Yesterday, before a packed courtroom, Judges Newman, Lourie, and Chen of the U.S. Court of Appeals for the Federal Circuit heard oral arguments in Amgen Inc. v. Sandoz Inc., No. 2015-1499 (Fed. Cir. June 3, 2015), concerning the proper interpretation of two provisions of the Biologics Price Competition and Innovation Act (BPCIA). See 42 U.S.C. § 262(k), (l). In particular, the Federal Circuit is tasked with deciding two issues: 1) whether, as Amgen contends, the BPCIA requires Sandoz, and other biosimilar applicants, to provide a complete copy of their biosimilar application and manufacturing information within 20 days after the U.S. Food and Drug Administration (FDA) accepts the application, and 2) whether Sandoz’s 180-day notice of commercial marketing was premature, as it was provided before the FDA approved and licensed Zarxio® (filgrastim-sndz), Sandoz’s biosimilar to Amgen’s Neupogen® product (filgrastim). These issues provide the Federal Circuit with its first real opportunity to substantively interpret the provisions of the BPCIA.

Counsel for Amgen summarized its position by stating that the “fundamental problem” with Sandoz’s interpretation of the BPCIA is that Sandoz wants to follow the provisions of the BPCIA that it likes, but not the provisions it does not like. According to Amgen, if Sandoz wants to benefit from the abbreviated application provisions of the BPCIA, then it should also be required to abide by the notice and exchange provisions. Sandoz, however, took the position that the BPCIA provides for a series of “if-then” scenarios that a biosimilar applicant must consider. According to Sandoz’s counsel, the patent and information exchange provisions in subsection (l) are independent of the abbreviated approval pathway set forth in subsection (k), and the “shall” language in subsection (l)(2)(A) really means “may,” making the provision optional.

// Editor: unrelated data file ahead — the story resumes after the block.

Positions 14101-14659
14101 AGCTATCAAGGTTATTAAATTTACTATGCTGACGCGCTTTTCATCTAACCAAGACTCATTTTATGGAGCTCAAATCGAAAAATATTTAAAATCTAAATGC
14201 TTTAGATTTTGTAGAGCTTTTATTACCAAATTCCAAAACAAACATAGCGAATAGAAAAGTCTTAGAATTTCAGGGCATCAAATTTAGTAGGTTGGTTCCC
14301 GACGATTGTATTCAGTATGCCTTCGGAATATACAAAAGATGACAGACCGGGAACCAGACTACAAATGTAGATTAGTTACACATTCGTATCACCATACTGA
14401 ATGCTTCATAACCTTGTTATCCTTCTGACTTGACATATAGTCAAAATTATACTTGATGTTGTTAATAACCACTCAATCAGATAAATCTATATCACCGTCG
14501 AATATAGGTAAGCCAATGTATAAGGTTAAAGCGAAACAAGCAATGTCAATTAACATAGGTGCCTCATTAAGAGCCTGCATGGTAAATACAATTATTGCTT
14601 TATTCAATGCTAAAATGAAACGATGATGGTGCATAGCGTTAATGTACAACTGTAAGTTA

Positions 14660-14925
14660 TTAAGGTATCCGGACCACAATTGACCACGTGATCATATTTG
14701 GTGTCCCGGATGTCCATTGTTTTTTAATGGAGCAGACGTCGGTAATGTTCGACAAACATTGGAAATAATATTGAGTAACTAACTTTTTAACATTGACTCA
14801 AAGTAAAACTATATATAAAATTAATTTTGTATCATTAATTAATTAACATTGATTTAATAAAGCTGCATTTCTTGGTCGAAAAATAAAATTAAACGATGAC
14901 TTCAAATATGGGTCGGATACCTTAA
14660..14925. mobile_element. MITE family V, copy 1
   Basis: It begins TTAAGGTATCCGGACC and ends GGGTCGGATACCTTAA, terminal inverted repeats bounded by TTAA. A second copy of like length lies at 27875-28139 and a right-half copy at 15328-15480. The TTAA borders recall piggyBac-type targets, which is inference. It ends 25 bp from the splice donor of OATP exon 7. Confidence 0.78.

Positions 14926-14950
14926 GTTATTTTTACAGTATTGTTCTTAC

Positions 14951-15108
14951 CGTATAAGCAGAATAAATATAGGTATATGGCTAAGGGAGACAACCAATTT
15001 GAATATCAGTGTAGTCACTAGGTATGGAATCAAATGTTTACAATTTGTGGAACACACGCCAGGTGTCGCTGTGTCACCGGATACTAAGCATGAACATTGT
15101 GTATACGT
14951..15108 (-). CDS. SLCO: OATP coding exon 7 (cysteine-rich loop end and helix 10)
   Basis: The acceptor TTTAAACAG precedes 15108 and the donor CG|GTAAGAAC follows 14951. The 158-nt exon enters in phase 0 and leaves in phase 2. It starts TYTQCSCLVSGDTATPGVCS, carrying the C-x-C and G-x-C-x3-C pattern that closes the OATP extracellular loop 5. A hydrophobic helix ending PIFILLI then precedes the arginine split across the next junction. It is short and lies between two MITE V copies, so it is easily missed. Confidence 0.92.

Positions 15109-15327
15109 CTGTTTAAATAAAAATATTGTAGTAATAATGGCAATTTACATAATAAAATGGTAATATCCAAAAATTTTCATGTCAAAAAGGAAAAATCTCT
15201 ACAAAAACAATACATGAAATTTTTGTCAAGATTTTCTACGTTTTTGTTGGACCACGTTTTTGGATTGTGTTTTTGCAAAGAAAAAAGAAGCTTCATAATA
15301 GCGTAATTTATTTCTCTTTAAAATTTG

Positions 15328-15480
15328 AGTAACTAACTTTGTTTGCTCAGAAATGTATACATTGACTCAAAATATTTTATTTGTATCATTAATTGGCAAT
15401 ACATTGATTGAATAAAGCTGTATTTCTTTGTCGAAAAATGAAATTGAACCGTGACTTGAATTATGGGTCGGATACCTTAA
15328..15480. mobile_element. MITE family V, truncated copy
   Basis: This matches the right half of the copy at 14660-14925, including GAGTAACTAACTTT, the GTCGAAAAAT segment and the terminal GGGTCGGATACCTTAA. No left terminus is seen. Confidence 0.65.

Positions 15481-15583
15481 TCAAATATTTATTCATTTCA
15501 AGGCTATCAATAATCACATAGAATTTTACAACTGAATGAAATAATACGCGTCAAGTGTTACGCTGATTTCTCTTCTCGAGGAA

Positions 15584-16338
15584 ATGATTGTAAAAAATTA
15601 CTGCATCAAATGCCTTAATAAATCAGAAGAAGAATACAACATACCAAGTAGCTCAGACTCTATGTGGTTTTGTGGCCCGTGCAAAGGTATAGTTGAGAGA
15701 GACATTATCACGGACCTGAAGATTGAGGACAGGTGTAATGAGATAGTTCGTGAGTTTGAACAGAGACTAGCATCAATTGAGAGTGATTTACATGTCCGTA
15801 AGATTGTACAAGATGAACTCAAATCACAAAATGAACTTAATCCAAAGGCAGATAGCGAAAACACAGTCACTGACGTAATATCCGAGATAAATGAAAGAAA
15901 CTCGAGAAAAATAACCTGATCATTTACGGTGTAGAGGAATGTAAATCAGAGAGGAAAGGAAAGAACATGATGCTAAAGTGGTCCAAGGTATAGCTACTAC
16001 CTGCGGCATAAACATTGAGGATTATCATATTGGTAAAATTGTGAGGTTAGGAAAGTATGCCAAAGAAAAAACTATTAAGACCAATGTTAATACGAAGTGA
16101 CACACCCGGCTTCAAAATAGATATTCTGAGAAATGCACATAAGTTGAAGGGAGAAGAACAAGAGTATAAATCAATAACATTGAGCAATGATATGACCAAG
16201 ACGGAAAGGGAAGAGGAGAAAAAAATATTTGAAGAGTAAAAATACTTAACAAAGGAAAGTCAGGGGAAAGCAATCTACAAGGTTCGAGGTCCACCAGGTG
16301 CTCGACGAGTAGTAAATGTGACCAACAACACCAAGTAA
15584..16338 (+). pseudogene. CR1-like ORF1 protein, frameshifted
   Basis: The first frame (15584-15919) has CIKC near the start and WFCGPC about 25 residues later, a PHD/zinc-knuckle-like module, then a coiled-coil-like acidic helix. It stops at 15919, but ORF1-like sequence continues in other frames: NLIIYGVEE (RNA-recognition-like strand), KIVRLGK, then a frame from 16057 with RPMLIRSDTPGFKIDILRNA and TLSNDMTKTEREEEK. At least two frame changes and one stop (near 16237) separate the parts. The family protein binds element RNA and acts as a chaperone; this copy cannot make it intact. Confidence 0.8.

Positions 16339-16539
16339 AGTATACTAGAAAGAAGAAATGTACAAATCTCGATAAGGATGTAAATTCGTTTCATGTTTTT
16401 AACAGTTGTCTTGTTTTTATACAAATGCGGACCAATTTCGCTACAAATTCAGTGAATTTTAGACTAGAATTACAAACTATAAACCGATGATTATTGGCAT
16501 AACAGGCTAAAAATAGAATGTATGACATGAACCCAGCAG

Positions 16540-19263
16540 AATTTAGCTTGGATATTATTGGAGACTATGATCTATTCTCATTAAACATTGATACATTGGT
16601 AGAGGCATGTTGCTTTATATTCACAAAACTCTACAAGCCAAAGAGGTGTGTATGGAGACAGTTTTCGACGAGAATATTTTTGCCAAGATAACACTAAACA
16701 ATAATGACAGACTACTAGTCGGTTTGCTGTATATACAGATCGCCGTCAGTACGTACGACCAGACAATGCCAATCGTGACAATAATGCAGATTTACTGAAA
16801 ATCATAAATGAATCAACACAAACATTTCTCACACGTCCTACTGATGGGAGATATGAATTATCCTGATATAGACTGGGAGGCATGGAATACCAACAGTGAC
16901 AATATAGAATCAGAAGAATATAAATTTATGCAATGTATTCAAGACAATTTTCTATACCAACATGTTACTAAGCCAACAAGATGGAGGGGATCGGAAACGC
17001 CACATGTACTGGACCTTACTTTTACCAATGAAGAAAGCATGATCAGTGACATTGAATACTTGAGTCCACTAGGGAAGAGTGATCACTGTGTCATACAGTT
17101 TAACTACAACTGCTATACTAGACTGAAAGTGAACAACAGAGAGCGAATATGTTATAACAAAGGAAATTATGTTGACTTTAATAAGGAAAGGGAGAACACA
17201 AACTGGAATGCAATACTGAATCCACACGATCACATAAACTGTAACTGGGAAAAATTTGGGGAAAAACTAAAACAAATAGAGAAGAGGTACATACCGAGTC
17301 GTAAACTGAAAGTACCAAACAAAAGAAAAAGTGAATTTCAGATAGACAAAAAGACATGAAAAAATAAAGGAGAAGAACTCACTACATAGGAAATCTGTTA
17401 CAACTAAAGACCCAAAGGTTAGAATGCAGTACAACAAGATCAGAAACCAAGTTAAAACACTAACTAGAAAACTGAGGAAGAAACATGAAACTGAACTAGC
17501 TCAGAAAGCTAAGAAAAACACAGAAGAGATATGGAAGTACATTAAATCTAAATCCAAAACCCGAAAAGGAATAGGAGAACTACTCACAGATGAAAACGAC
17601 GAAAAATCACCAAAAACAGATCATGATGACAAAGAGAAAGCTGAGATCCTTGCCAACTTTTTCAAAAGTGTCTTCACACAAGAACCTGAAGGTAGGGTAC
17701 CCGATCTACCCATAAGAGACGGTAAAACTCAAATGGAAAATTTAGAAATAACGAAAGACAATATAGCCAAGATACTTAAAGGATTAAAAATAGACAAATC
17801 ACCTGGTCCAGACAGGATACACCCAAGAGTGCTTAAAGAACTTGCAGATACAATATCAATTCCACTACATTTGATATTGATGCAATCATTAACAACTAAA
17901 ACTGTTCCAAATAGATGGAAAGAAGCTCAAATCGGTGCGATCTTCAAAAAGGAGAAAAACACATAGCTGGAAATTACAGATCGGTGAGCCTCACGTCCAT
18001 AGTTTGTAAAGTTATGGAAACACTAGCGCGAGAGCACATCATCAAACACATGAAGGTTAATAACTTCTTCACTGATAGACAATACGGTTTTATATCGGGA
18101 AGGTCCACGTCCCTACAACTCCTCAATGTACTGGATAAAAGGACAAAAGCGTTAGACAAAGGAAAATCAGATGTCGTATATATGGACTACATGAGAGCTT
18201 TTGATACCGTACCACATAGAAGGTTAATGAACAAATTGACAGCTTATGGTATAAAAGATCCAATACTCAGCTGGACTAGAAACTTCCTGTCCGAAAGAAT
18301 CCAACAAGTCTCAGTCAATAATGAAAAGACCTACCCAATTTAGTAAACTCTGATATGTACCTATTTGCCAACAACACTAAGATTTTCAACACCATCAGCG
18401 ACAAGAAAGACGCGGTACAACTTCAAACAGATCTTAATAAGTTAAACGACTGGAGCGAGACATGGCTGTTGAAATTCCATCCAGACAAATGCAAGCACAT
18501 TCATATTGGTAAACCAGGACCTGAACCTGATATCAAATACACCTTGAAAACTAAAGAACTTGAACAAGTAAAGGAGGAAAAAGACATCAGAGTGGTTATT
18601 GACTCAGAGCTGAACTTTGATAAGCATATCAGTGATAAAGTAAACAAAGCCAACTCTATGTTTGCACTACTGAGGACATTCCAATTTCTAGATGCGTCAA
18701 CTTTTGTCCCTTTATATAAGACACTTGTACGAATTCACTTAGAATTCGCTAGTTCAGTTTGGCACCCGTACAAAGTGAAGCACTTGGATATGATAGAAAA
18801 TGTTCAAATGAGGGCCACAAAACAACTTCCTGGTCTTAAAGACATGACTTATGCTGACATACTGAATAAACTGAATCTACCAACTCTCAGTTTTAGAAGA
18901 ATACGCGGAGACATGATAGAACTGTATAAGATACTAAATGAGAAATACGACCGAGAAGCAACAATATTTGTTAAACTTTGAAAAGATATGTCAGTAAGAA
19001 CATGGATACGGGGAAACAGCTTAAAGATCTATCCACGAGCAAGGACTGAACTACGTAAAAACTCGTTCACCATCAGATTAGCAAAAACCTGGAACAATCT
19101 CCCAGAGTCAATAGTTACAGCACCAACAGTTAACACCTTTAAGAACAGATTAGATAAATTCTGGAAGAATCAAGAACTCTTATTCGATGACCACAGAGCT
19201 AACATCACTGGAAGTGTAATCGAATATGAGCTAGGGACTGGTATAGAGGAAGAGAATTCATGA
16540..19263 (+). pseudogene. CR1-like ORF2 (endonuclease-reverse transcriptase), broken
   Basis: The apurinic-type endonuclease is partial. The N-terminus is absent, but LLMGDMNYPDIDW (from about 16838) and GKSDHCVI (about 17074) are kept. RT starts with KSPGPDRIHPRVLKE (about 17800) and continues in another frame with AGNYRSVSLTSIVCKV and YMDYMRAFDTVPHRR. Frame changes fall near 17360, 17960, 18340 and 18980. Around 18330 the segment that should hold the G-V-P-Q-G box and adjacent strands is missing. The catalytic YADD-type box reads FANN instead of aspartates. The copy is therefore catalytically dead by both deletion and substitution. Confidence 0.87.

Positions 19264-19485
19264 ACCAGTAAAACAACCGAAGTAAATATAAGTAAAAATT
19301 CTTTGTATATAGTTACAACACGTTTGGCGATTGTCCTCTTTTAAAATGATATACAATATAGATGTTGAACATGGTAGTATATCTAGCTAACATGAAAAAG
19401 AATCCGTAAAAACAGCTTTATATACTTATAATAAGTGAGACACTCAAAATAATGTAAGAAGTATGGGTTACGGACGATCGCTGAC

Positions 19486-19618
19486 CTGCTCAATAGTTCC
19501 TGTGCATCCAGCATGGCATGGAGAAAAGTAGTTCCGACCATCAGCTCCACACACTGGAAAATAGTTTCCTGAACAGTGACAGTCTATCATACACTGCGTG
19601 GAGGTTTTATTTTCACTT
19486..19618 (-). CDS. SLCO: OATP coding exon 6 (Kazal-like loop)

Subsection (l)(2): Disclosure of the biosimilar application and manufacturing information

Judges Newman and Chen expressed some concern with Sandoz’s position that the term “shall” in subsection (l)(2)(A) of the BPCIA means “may,” and is not mandatory on a biosimilar applicant. Judge Chen called Sandoz’s interpretation the “choose your own adventure” option, and Judge Newman asked why Congress would use the word “shall” if they really meant “may.”

Judge Newman wanted to know whether interpreting “shall” to mean “may” would give rise to “stealth” biosimilar applicants that would be in position to launch their product without the reference product sponsor knowing. Indeed, Judge Newman questioned whether that was the intent of the statute, stating that “it is hard to make sense of the statute with [Sandoz’s] interpretation.” Amgen agreed, and Sandoz also acknowledged the possibility of “stealth” applicants if the notice provisions of the BPCIA were optional. But on that point, Sandoz indicated that such a scenario might be unlikely given the high cost of entering the market and the potential for significant damages if the applicant were found to infringe a valid patent covering the biologic.